What it would mean to lose the San Diego Chargers

The San Diego Chargers have long been rumored to be bolting for a new home in the Los Angeles area at the end of this season. On Nov. 8, registered voters in San Diego County will vote on Measure C, which, if passed, would build a publicly-funded convadium—a convention center and stadium hybrid—in downtown San Diego.

Approval of this measure seems unlikely given the polls that have been conducted about the topic. As reported by USA Today in August, only 25 percent of adults in San Diego are in favor of the new stadium being built to keep the team in America’s Finest City.

One caveat, of course, is that the new stadium and convention center combination that has been pitched would be constructed downtown. According to Bob Ponting of Fox 5 San Diego, it would also cost taxpayers a combined $1.8 billion.

Try to ignore all of the business and political aspects of this situation for a moment. At the crux of the debate is the fact that if there is no stadium in San Diego for the team to play in, the Chargers will cease to play here. As a sports fan, this is a little bit troubling.

Granted, I grew up in the suburbs of Seattle and have no real attachment or allegiance to the San Diego Chargers.

For me, as well as many other fans of the NFL who have no rooting interest in the Chargers, seeing the league continue forward without a team in San Diego would feel incomplete.

Senior Alex Cameron grew up in Fresno, Calif. as a fan of the San Francisco 49ers. While he is indifferent about whether the Chargers win on Sundays, he says that Sundays would feel off if the name “Los Angeles Chargers” was constantly associated with them.

“The San Diego Chargers definitely feel like such an established thing in my mind, so it would be really weird if all of a sudden they just weren’t here,” Cameron said. “At least when the Rams went to L.A., they had already been there before. The Chargers have been here since the 1960s. I hope they can find a way to stay in San Diego, or at least somewhere in San Diego County.”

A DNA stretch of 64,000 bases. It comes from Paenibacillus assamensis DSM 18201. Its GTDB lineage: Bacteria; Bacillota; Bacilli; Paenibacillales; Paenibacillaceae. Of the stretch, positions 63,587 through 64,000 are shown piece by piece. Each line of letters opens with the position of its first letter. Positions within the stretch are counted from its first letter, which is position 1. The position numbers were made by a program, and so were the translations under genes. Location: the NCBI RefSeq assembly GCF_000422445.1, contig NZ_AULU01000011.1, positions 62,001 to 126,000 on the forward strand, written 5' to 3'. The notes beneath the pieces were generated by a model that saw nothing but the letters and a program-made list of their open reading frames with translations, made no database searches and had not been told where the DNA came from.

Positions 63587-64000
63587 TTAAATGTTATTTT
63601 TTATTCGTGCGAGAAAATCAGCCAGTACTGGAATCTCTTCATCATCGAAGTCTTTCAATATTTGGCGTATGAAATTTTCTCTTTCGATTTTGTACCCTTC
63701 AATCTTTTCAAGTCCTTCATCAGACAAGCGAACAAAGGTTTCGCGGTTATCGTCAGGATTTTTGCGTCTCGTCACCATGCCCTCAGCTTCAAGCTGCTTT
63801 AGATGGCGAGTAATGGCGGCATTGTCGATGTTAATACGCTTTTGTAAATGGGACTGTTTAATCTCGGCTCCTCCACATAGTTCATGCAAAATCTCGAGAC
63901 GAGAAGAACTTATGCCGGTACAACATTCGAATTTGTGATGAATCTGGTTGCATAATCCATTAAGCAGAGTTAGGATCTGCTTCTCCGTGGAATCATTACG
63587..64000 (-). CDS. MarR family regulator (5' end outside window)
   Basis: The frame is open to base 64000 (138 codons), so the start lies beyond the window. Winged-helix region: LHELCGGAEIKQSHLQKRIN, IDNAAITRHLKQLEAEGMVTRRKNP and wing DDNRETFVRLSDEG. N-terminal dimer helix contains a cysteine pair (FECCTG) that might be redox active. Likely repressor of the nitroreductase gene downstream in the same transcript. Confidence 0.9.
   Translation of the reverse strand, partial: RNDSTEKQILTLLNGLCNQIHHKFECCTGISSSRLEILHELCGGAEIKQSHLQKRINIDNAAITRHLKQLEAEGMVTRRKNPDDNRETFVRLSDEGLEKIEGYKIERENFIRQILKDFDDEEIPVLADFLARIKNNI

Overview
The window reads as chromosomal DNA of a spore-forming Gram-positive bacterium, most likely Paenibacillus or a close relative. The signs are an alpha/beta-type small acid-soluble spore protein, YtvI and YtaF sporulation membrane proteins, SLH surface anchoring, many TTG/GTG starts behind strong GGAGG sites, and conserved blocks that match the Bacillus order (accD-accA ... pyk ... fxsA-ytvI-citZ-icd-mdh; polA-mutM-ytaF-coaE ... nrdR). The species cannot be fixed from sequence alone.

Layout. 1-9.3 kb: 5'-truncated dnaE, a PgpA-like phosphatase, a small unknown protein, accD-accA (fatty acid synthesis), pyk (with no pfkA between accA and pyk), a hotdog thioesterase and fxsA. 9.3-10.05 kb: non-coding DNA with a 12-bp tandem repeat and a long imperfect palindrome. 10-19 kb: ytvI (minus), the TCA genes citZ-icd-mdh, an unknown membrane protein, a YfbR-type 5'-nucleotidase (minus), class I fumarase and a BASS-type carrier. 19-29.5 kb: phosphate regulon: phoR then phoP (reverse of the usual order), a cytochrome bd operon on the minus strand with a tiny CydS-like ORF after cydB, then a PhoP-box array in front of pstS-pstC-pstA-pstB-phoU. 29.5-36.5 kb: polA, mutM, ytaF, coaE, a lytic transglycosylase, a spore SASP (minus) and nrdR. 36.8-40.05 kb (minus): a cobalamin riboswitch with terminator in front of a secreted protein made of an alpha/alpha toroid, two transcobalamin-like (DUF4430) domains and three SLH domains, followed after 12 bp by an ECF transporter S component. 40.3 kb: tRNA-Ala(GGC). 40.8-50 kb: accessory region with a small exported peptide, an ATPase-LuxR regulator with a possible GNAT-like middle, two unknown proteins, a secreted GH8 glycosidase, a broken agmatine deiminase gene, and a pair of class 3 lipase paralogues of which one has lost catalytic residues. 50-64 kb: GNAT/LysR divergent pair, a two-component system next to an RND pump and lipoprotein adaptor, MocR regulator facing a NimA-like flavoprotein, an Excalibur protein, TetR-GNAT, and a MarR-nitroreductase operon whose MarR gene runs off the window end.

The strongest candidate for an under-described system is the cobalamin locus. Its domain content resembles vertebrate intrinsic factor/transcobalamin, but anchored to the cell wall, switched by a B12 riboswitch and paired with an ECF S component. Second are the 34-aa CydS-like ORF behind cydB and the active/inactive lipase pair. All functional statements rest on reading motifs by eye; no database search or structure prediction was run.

For University of San Diego students, many of our childhoods coincided with some of the best years in Chargers history. From 2004 to 2009, the team qualified for the playoffs in five out of six seasons.

During that same stretch, the Bolts posted a 67-29 record while featuring an offense that ranked in the top five in the NFL in yards every single year.


LaDainian Tomlinson ran for 12,490 yards as a Charger, most in team history. Photo courtesy of Keith Allison/Flickr

They employed running back LaDainian Tomlinson and tight end Antonio Gates while both of them were in their prime and arguably the best in the league at their respective positions.

They had a young Philip Rivers at quarterback, equipped with a thick Southern accent and a propensity for animated hand gestures and quirky, lovable facial expressions.

They had the explosive Shawne Merriman at outside linebacker, known equally for his elite pass rushing and his signature “Lights Out” dance. All of these ingredients made for a fascinating, competitive, but above all else, fun team. The gorgeous powder blue alternate jerseys certainly didn’t hurt the team’s image either.

Unfortunately for NFL fans, particularly those who have lived and died with the Chargers since Drew Brees was under center, those days are long gone.

While the Chargers certainly have a few bright spots on the roster with the promising recent play of defensive end Joey Bosa and running back Melvin Gordon, the overall state of the Chargers’ brand is nearing an all-time low.

Regardless of how a person feels about multi-millionaire owners forcing taxpayers to shell out for a football stadium they may not even want, it still remains that the Chargers are a part of the fabric of San Diego as a city.

In his short time living in San Diego, Cameron has come to appreciate the team more than he did as a kid growing up in the Central Valley.

“While they haven’t really been a contending team since I started college here three years ago, I still feel like San Diego has an attachment to the team,” Cameron said. “I’ve been to a few games at Qualcomm. It’s obvious that it’s an outdated venue and the team deserves a new one. But when you see the people packing the trolley in Chargers jerseys and tailgating outside the stadium, it makes you realize how significant the Chargers are to a large number of people.”

Whatever your stance is on Chargers’ owner Dean Spanos, the political minutiae of Measure C, or the Chargers franchise as a whole, this year’s vote could potentially alter the geography of the NFL forever. If Election Day ends with “no” on Measure C, it would almost definitely be a death sentence for professional football in the city of San Diego.

For those of us who have fond memories of Tomlinson’s record-breaking 2006 season, former head coach Marty Schottenheimer’s trademark scowl, and the immortal Rivers to Gates connection, that would be much more than a political decision.

Ridding the city of its football team might eliminate a piece of NFL history, but it could never erase the memories of the San Diego Chargers.

Written by Matthew Roberson, Sports Editor